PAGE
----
Goodwin's physical tools and feel for the game are built for the NBA, and should carry him through his career as a scorer at the pro level.
High Riser Alert—8. Marcus Smart, Oklahoma State—6'4'' PG/SG
Notable Stats: 14.3 points per game, 6.1 rebounds per game, 4.9 assists per game, 2.6 steals per game
The Cowboys lost two straight games, but don't blame Marcus Smart. He put up 23 points and six assists against Gonzaga and 25 points at Kansas State, while his supporting cast chose not to give their support.
He's starting to heat up from downtown after a rough start behind the arc, nailing nine three-pointers over his last four games.
Smart's appeal stems from his ability to make his teammates better by executing plays that go undocumented on box scores. He can score at a high level, yet can maintain a pass-first mentality as a lead guard and orchestrator.
It's possible a general manager seeks Smart out to be the future floor general of his team.
9. Isaiah Austin, Baylor—7'0'' C
Notable Stats: 14.9 points per game, 8.5 rebounds per game, 52.9 percent shooting, 37.1 percent from three-point line
Isaiah Austin is starting to get comfortable in his surroundings. He's now scored at least 17 points in three straight games, including 5-of-10 from downtown over the stretch.
Speaking of stretch, Austin's ridiculous wingspan makes his shot incontestable on the perimeter. His release point is as high as you'll see from a player operating 25 feet from the basket.
He's got a great feel for the rim from from every spot on the floor and possesses a rare mobility for someone with his size and length.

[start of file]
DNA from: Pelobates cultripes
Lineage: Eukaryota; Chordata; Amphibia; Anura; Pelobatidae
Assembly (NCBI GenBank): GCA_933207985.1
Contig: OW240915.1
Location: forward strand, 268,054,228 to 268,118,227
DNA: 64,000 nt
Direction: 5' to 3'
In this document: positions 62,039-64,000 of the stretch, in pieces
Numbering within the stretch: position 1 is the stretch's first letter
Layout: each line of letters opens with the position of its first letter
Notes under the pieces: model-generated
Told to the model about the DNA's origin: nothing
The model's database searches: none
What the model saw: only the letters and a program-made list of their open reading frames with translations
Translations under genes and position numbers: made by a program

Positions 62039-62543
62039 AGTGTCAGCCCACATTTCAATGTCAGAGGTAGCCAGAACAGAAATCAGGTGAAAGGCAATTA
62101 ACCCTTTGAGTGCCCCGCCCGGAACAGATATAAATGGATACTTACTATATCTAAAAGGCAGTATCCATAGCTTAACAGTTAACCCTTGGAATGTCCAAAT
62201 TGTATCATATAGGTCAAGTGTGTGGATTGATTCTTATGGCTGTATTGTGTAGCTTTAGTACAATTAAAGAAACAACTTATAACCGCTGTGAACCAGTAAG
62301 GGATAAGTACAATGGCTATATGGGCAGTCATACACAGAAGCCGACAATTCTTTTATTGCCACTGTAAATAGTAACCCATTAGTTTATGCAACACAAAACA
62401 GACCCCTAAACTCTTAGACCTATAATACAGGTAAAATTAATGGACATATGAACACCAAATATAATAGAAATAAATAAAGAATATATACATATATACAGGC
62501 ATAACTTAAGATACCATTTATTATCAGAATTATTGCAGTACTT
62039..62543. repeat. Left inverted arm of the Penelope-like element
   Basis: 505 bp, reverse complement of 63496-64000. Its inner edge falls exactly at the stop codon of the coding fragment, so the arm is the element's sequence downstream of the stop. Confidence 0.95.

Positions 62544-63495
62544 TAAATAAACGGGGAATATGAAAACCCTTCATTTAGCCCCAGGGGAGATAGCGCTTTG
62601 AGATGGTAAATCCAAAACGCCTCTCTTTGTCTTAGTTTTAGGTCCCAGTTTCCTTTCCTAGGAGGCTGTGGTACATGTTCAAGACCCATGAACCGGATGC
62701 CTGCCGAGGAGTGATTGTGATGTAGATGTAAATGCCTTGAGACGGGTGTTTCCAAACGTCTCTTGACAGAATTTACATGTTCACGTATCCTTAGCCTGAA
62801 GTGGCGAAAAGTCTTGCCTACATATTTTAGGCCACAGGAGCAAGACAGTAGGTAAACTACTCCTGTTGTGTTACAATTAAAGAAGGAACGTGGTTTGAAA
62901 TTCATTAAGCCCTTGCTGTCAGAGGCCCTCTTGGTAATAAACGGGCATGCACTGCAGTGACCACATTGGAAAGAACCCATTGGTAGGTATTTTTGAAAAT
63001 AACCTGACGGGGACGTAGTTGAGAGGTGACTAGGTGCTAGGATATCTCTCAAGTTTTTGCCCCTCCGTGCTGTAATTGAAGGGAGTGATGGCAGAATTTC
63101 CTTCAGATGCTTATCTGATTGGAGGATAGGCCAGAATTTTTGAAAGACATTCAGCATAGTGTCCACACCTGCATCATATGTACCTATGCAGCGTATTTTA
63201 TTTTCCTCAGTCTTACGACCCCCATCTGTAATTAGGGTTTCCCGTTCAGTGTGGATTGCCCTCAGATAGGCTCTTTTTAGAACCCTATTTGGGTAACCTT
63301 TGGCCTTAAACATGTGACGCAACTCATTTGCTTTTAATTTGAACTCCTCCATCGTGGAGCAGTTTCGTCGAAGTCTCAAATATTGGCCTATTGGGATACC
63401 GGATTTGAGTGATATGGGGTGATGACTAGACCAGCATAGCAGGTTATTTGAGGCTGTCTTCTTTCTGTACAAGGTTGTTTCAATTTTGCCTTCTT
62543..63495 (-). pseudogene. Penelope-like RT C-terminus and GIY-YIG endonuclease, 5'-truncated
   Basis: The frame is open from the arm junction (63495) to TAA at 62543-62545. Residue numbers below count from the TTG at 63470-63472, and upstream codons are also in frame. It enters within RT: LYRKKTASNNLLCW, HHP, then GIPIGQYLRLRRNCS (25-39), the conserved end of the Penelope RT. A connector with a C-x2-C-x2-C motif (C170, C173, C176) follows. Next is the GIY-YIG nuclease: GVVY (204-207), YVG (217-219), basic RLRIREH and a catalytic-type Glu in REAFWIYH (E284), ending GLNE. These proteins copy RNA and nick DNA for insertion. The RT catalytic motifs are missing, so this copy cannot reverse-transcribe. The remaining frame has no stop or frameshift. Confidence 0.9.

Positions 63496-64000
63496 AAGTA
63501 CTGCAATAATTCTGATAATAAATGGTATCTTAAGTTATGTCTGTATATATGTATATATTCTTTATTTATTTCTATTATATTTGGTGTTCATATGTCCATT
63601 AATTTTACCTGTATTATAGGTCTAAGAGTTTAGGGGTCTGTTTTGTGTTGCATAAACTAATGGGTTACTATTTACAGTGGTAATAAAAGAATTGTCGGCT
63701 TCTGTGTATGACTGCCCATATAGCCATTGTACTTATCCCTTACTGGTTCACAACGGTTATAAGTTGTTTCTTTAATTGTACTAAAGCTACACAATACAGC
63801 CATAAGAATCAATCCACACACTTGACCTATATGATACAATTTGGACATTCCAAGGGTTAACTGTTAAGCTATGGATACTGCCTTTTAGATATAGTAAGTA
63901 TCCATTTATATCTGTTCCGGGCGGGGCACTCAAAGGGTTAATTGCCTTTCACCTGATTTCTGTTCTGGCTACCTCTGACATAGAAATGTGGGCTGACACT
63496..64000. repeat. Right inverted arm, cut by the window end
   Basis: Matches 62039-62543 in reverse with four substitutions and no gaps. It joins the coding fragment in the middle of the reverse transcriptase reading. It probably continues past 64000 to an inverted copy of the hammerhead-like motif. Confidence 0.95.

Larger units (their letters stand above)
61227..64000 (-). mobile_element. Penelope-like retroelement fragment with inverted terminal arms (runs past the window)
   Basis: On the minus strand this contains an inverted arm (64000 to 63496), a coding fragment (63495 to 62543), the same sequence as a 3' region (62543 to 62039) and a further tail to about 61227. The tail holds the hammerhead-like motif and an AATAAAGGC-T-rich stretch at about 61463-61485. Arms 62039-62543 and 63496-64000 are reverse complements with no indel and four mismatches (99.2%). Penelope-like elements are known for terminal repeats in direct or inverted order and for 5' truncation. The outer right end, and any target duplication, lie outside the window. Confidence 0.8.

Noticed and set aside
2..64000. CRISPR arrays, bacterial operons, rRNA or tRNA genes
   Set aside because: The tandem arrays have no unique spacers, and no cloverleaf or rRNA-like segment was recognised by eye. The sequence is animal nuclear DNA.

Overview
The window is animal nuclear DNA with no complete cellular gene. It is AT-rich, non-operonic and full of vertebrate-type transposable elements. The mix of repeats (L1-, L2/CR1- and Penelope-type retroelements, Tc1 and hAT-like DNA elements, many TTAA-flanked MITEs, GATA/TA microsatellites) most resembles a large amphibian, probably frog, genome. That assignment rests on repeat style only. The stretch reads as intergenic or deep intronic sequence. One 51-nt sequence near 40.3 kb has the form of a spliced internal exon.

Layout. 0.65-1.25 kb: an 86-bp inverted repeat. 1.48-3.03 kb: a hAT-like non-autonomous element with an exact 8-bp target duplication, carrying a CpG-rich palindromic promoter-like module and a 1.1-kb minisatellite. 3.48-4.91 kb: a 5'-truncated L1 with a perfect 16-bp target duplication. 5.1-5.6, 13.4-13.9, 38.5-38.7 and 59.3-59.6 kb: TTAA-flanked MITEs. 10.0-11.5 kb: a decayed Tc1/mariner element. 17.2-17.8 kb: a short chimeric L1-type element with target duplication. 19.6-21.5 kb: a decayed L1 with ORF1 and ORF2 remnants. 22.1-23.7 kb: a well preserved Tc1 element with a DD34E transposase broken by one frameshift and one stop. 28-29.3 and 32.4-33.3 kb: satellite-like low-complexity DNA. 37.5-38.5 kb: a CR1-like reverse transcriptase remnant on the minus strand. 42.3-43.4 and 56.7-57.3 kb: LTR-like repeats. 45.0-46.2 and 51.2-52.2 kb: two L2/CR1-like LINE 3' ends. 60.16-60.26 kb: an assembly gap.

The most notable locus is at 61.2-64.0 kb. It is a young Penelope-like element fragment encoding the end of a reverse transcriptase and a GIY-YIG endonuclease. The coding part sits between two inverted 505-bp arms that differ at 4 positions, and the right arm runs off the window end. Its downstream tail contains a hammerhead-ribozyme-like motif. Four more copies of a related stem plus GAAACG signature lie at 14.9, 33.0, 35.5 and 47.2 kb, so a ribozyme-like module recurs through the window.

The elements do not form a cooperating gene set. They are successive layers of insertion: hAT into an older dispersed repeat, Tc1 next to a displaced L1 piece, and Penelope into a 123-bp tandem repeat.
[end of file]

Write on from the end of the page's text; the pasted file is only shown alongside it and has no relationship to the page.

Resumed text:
Delivering his moves with more speed and decisiveness will make him a more dominant offensive player, but that will come with added reps as he continues to figure out his role in the game.
High Riser Alert—10. Trey Burke, Michigan—6'0'' PG
Notable Stats: 18.2 points per game, 7.5 assists per game, 54.6 percent shooting, 40.6 percent from three-point line
Trey Burke is starting to make the case for top-point-guard-in-the-class honors, after slicing through Iowa's defense for 19 points and 12 assists.
Starting NBA point guards typically share three specific tools in their arsenals: a pull-up jumper off the dribble, turn-the-corner speed and quickness and the ability to confidently run the offense. Burke excels in all three of these areas.
The more Michigan wins, the better it reflects on Burke, who's handling both scoring and distributing duties for arguably the most dynamic offense in the country.
His size limits his ceiling, but that shouldn't matter in a draft class that lacks star power to begin with. Burke is a value pick anywhere outside the lottery.
11. Michael Carter-Williams, Syracuse—6'6'' PG
Notable Stats: 11.7 points per game, 9.8 assists per game, 4.9 rebounds per game, 3.1 steals per game
Michael Carter-Williams struggled in Syracuse's win at South Florida, finishing 1-of-13 from the floor despite nine boards and five assists.